Zimbabwean prime minister-designate Morgan Tsvangirai, head of the dominant formation of the opposition Movement for Democratic Change, said Tuesday that the African Union should take over mediation of the country's power-sharing process from the Southern African Development Community, saying it has failed as an impartial regional deal-broker.
Tsvangirai had earlier demanded that SADC replace Thabo Mbeki, the former South African president, in the mediating role he assumed in the Zimbabwean crisis since March 2007 and which was expanded to power-sharing mediator in the wake of the March-June election cycle in which President Robert Mugabe controversially claimed re-election.
He issued his latest broadside against the Southern African leadership in Senegal, where he was holding talks with President Abdoulaye Wade.
A senior official of Mr. Mugabe's ZANU-PF party expressed shock at Tsvangirai's statement, noting that negotiators for ZANU-PF, Tsvangirai's MDC formation and a rival formation led by deputy prime minister-designate Arthur Mutambara only last week agreed on language for a constitutional amendment needed to launch an "all-inclusive" unity government.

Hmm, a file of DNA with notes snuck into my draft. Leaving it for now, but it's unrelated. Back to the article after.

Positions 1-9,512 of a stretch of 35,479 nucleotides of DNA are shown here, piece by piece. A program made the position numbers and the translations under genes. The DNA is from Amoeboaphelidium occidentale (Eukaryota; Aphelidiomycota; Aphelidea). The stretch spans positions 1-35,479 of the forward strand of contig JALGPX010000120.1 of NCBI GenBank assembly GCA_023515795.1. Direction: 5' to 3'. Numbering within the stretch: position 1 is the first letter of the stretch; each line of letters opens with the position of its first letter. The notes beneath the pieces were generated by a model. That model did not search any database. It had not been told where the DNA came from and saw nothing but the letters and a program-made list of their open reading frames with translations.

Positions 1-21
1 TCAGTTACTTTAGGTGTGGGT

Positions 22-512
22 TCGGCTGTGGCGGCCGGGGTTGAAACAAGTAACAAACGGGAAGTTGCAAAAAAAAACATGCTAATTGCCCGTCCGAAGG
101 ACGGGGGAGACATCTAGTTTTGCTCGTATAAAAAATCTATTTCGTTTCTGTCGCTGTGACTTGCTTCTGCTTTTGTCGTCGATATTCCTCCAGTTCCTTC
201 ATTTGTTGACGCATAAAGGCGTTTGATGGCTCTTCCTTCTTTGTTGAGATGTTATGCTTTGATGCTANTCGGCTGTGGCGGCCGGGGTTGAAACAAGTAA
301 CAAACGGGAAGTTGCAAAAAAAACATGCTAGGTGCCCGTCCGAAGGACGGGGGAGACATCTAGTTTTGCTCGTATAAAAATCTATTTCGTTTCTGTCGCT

But Tsvangirai MDC insiders told VOA the party wants to pressure SADC to remove Mbeki as the power-sharing partners seek to resolve outstanding issues including the equitable distribution of ministerial posts, and appointments of ambassadors and governors.
But international relations expert David Monyae of Harare told reporter Blessing Zulu of VOA's Studio 7 for Zimbabwe that Tsvangirai’s demand for the African Union to supplant SADC looked like a delaying tactic and is likely to be counter-productive.